by Sheila Ramsey, PhD, MSW
Over the past few weeks in our psychological/experiential groups, we have been discussing how your energy level impacts not only your overall quality of life, but your ability and willingness to work on managing your eating and engaging in physical activity. By energy, I mean the combination of physical wellbeing, emotional grounding, mental focus and spiritual connection. How are your energy reserves? What fills your well when you energy have been depleted?
Often, when we deplete our energy we find that resorting to quick fixes to keep you going such as eating sweets and “junk food”, overdoing caffeine, multitasking, smoking and driving oneself to keep going. By overspending and becoming even more depleted, we can then become overly protective of the limited energy stores that remain.
What is the cost of protecting your energy? Perhaps you may not be living life as fully, staying on the sidelines, participating in relationships half-heartedly or feeling resentful of things that are asked of you. To grow and expand your energy capacity, you must be willing to take risks – to engage fully. You also need to learn what replenishes your reserves, typically this involves time spent in a personally meaningful way; doing something that doesn’t further drain your reserves. It could include spending time in nature, listening to music, creating positive rituals – such as daily meditation or weekly prayer/church service, or time spent with nourishing relationships. The typical quick fixes (TV, computer games, junk food snacking) give us temporary and superficial recovery but serves more as escape or distraction from life. It leaves us un-refreshed.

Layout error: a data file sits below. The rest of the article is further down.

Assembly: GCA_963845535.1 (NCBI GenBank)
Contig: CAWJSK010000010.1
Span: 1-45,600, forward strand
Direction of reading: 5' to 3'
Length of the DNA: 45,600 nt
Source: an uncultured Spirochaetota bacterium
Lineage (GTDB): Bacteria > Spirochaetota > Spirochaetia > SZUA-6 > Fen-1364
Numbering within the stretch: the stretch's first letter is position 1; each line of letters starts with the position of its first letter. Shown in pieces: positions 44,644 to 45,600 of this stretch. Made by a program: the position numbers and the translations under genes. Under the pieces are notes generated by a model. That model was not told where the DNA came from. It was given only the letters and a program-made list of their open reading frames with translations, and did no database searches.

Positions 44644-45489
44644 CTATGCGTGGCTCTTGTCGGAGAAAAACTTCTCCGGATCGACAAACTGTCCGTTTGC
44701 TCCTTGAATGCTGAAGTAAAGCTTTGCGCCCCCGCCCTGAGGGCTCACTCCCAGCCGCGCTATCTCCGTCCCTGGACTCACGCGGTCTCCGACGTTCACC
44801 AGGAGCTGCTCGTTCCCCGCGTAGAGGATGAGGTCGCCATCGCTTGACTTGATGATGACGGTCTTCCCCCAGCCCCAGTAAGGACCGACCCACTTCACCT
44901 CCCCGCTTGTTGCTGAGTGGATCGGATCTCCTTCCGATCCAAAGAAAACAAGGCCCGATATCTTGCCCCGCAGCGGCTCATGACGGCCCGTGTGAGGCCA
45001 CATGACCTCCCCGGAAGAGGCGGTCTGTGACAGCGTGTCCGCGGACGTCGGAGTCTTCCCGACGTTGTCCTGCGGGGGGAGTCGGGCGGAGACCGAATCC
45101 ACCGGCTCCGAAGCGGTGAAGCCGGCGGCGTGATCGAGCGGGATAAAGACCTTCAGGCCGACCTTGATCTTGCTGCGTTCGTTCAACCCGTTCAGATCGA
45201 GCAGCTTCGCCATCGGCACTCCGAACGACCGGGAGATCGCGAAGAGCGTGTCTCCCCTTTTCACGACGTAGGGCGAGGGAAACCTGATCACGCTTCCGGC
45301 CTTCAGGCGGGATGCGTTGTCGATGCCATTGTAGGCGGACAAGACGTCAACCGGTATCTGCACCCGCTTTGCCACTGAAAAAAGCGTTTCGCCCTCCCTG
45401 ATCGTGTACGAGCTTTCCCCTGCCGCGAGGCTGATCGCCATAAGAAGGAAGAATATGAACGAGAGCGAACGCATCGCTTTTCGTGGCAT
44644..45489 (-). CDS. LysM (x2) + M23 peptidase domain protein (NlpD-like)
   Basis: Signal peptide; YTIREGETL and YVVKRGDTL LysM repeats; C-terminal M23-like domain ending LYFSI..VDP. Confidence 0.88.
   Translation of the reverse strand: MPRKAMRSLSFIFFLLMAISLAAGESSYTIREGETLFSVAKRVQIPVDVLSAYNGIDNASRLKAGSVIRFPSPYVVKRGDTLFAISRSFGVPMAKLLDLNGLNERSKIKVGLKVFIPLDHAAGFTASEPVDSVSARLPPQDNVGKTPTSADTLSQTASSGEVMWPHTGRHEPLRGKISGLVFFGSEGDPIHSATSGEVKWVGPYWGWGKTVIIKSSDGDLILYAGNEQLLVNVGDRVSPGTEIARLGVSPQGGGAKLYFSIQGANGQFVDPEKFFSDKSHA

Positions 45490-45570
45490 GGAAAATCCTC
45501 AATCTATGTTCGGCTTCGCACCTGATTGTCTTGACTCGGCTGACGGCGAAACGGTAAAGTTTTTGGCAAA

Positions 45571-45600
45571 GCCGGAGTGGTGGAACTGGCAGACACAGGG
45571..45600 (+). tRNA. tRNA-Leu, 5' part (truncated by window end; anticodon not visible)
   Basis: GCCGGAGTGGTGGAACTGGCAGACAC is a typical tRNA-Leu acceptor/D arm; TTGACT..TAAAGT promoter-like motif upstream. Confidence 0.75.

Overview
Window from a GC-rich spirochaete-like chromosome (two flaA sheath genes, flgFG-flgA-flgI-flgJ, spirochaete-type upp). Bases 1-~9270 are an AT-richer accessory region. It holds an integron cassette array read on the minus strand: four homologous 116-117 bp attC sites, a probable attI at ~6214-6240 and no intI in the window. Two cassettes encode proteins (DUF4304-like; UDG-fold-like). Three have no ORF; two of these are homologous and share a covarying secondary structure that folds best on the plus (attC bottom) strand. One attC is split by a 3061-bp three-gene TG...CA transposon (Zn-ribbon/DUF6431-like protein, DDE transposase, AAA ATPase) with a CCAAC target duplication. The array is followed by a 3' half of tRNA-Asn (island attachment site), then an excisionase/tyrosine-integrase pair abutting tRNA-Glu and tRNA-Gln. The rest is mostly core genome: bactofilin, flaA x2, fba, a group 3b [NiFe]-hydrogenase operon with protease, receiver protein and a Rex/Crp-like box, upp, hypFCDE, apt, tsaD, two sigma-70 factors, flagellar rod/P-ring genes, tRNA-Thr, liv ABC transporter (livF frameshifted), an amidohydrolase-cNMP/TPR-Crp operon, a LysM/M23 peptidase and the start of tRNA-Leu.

Did you know that we are natural oscillators – our body functions with natural cycles and rhythms – hormones, sleep, brain waves, heart beats and so on? Yet most of us don’t allow for normal oscillations in the course of our day or week. Some things to consider that support our natural need for oscillation include:
- The need for rest and recovery following periods of engaged focus – taking a break every 60 minutes.
- The quality and quantity of sleep impacts our energy – make sure you regularly get enough sleep and consider short naps as energizers.
- To build physical capacity, consider interval training based on the principles of pushing our limits and teaching recovery.
- We need to learn to press beyond our comfort zone to build our emotional capacity by taking risks in areas that may be difficult for you.
- Growth takes pushing beyond our limits. This is true for all levels of energy – physical, emotional, mental and spiritual.